MORGANTOWN, W.Va. (WVDN) – State Treasurer Riley Moore announced his Office’s recent unclaimed property firearms auction raised more than $8,800 for the Monongalia County Sheriff’s Office – funds to be put towards improving safety and law enforcement efforts in the local community.
“We had a record amount of law enforcement agencies from around the state participate in my Office’s recent firearms auction,” Treasurer Moore said. “I’m proud we are able to turn outdated and unclaimed firearms, which would have been destroyed, into funds law enforcement officers can use to purchase new equipment and invest in training programs for the brave men and women who keep our communities safe.”
The Monongalia County Sheriff’s Office received $8,802 from the State Treasurer’s Office’s most recent auction, which occurred September 21 in Charleston. Treasurer Moore presented the check to Monongalia County Sheriff Perry Palmer, Evidence Coordinator Manzel Jones and Assistant Evidence Coordinator Karry Webster at the Monongalia County Sheriff’s Office on Thursday, October 19.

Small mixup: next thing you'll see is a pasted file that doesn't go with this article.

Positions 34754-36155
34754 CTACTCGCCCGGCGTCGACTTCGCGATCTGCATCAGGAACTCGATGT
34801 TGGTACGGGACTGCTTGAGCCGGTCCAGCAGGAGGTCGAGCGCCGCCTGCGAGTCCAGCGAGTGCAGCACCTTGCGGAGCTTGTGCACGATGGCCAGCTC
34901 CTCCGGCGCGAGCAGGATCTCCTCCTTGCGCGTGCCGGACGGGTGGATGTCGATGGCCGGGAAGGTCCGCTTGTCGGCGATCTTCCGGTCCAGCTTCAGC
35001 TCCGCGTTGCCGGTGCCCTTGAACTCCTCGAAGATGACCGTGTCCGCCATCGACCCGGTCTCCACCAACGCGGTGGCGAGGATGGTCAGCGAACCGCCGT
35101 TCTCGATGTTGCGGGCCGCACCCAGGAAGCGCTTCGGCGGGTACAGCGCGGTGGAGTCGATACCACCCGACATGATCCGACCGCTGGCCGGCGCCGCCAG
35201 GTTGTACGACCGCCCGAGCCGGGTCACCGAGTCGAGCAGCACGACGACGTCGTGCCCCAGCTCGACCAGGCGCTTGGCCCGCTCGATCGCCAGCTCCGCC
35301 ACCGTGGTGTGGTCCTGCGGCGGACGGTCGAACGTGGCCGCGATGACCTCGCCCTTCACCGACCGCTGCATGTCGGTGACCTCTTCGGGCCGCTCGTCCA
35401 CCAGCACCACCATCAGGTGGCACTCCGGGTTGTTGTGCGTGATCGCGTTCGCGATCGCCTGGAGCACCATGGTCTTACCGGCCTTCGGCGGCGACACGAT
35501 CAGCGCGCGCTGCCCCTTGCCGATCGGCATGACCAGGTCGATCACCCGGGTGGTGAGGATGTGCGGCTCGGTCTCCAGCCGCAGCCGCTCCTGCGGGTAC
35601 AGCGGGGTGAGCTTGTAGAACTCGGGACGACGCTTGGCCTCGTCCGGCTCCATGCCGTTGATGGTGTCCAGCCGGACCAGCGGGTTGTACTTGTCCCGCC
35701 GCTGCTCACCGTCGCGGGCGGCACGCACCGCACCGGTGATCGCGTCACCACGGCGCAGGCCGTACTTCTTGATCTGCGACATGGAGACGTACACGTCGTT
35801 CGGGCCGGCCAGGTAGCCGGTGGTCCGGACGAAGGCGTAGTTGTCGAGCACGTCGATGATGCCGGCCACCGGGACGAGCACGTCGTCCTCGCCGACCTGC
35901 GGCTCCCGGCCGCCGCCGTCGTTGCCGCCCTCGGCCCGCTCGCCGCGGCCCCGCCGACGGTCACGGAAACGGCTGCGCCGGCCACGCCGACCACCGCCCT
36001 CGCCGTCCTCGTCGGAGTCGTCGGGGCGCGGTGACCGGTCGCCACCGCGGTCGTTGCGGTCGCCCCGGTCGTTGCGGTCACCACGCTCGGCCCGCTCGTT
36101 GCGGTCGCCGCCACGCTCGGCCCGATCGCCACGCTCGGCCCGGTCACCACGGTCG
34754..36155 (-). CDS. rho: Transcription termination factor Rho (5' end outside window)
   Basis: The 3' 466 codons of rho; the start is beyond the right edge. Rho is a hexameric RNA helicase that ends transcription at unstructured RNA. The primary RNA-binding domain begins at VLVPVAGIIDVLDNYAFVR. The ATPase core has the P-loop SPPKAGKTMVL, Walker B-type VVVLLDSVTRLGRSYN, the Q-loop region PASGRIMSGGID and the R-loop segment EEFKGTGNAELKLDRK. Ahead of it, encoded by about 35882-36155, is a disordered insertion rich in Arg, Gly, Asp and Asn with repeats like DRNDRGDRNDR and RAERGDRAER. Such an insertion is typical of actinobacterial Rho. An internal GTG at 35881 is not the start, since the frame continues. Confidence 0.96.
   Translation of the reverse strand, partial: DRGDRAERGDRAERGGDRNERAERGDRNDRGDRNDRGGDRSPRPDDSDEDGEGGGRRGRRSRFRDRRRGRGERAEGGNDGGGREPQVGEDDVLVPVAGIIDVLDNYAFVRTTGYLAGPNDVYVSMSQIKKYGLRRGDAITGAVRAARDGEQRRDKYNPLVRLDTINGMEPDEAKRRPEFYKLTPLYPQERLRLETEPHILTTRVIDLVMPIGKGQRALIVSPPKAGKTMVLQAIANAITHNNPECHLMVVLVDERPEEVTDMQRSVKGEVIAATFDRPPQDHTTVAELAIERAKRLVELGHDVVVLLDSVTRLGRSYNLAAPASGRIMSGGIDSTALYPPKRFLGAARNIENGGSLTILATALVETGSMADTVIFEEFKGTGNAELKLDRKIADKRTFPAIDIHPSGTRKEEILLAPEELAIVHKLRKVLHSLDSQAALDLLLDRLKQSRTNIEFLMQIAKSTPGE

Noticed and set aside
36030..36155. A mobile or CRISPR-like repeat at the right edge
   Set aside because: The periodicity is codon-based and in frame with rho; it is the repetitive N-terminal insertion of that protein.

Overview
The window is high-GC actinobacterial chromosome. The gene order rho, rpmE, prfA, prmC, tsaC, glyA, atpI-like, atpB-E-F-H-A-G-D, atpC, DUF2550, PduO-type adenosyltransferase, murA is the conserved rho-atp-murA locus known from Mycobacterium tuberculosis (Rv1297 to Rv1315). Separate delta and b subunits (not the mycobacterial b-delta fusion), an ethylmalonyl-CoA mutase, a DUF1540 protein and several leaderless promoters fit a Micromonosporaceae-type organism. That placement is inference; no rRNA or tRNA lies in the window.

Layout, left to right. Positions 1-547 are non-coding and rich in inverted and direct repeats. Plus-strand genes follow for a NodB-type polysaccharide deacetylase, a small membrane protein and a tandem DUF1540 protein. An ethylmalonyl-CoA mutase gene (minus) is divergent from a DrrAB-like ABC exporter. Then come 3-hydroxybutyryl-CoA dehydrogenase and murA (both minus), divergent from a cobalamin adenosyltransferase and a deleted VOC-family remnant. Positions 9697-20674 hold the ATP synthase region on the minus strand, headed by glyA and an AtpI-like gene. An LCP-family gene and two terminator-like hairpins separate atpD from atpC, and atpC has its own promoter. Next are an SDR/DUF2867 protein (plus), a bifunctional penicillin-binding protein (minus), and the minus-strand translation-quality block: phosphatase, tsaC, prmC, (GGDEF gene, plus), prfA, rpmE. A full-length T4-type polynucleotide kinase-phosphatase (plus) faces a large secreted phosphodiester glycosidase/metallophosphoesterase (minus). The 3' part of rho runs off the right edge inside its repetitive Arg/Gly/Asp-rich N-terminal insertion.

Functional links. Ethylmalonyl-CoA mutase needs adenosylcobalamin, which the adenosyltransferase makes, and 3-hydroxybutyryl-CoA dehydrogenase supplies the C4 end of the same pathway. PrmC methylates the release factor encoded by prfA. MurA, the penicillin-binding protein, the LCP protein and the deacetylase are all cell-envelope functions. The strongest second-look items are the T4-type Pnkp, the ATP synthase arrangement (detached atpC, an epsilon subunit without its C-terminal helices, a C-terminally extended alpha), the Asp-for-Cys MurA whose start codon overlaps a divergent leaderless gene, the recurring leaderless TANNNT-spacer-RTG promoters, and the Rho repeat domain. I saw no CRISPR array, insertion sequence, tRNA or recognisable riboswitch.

“We are grateful to the State Treasurer’s Office for conducting this program,” Sheriff Palmer said. “It’s an easy process for our evidence team to log the firearms into our records and then turn them over to the Treasurer’s Office to be put up for auction. We plan to put the money into a forfeiture fund, which can be used for the equipment and training that we need.”
The firearms auction raised nearly $90,000 to benefit the 19 participating law enforcement agencies – a new record high number of police departments, sheriff’s offices and police detachments turning over property for the auction. The auction raises funds by selling outdated, unclaimed or old firearms, ammunition and related accessories in police inventory to qualified bidders.
The auctions are not open to the general public; only pre-registered Federal Firearms License Holders can attend and are eligible to bid.
Under West Virginia’s Unclaimed Property Code (Chapter 36, Article 8A), state and local law enforcement agencies are allowed to turn over any unclaimed, seized or outdated firearms in their possession to the State Treasurer’s Office for auction.
These include weapons that are older and no longer used by a department, or that have been seized as evidence and sitting in storage rooms for an extended amount of time following the disposition of a case. They can also include weapons taken from individuals who are not legally allowed to own firearms.
Once law enforcement certifies they cannot find a lawful owner of the firearms, they can be turned over to the Treasurer’s Office for auction. The proceeds from the auction are then returned to the submitting agency for use.
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